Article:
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Friday, February 5, 2010

Organized Crime (Short Note)

Friday, February 5, 2010 - 0 Comments

The term organized crime has many meanings. For our purposes, we will consider organized crime to be the work of a group that regulates relations between various criminal enterprises involved in smuggling and sale of drugs, prostitution, gambling, and other activities. Organized crime dominates the world of illegal business just as large corporations dominate the conventional business world. It allocates territory, sets prices for illegal goods and services, and acts as an arbitrator in internal disputes.

Organized crime is a secret, conspirational activity that generally evades law enforcement. Organized crime takes over legitimate business, gains influence over labour unions, corrupts public officials, intimidates witnesses in criminal trials, and even takes “taxes (bhatta)” from merchants in exchange for “protection”. Through its success, organized crime has served as a means of mobility for groups of people struggling to escape poverty.

Professional Crime (Short Note)

An enough the adage “crime doesn’t pay” is familiar, many people do make a career of illegal activities. A professional criminal is a person who pursues crime as day-to-day occupation, developing skilled techniques and enjoying a certain degree of status among other criminals. Some professional criminals specialize is burglary, safecracking, hijacking of cargo, pick pocketing, and shoplifting. Such people can reduce the likelihood of arrest, conviction, and imprisonment through their skill. As a result, they may have long careers in their chosen “professions.”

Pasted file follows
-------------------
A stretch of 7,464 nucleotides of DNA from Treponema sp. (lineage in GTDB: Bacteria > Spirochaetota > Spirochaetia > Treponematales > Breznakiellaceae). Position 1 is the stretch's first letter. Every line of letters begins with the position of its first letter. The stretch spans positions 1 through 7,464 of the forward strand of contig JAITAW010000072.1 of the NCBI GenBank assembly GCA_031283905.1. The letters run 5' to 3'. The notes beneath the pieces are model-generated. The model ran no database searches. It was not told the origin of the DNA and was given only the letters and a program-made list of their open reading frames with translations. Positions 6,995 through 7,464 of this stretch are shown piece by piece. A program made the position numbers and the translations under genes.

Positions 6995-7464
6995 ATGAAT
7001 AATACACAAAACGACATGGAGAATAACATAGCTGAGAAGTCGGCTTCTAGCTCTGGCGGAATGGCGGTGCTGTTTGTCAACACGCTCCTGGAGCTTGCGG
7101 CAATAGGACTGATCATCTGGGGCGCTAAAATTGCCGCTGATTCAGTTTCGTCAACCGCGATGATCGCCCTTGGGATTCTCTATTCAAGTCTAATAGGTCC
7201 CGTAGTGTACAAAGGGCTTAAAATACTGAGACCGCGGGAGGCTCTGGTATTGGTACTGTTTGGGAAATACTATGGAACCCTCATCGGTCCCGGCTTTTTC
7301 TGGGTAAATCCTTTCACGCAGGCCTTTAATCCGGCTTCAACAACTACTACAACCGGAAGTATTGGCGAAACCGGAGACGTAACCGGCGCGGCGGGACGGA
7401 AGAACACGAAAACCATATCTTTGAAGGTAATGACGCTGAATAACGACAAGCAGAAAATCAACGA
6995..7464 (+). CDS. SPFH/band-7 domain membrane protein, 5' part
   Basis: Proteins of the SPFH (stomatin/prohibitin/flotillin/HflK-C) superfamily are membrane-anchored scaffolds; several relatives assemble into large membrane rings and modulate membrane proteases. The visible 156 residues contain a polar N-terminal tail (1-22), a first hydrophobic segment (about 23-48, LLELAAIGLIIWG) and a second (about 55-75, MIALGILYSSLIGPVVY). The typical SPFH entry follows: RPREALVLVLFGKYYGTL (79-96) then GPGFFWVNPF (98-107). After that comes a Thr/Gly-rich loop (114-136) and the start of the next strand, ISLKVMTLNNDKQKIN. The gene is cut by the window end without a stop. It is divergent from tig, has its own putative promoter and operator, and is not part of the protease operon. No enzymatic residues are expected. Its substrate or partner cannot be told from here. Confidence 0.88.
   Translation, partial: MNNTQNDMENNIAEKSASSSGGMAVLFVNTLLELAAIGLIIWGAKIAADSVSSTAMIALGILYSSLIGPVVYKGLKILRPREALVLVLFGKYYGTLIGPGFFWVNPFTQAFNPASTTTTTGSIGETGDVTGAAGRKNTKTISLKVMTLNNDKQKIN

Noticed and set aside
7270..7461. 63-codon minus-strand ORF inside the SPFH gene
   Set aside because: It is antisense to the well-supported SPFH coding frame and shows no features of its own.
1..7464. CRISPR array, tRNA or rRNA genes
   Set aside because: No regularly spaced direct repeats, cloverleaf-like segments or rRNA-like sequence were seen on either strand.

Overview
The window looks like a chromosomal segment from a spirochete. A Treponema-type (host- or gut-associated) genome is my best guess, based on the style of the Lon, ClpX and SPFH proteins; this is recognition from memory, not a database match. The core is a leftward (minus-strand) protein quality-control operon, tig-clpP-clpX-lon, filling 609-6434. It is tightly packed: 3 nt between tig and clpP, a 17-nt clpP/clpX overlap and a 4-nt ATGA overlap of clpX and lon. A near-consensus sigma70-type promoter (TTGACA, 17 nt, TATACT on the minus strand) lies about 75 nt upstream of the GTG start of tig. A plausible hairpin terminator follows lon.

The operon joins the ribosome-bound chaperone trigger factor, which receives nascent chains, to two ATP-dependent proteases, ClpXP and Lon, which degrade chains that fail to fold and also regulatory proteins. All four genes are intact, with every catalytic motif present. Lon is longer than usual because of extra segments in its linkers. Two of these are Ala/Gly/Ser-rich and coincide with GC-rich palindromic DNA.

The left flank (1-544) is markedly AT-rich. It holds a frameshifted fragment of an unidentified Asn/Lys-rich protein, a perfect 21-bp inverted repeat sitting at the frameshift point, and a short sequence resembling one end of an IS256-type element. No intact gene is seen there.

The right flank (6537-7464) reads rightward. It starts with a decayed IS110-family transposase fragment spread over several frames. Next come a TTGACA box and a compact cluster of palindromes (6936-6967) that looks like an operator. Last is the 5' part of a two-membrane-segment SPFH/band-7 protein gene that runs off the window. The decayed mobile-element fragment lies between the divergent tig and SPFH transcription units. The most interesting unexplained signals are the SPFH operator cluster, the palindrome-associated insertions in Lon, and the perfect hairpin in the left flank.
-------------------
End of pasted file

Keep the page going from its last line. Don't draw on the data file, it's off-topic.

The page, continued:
Crime (Short Note)

Crime is a violation of criminal law for which formal penalties are applied by some governmental authority. It represents some type of deviation from formal social norms administered by the state. Crimes are divided by law into various categories, depending on the severity of the offence, the age of the offender, the potential punishment that can be levied, and the court that holds jurisdiction over the case.

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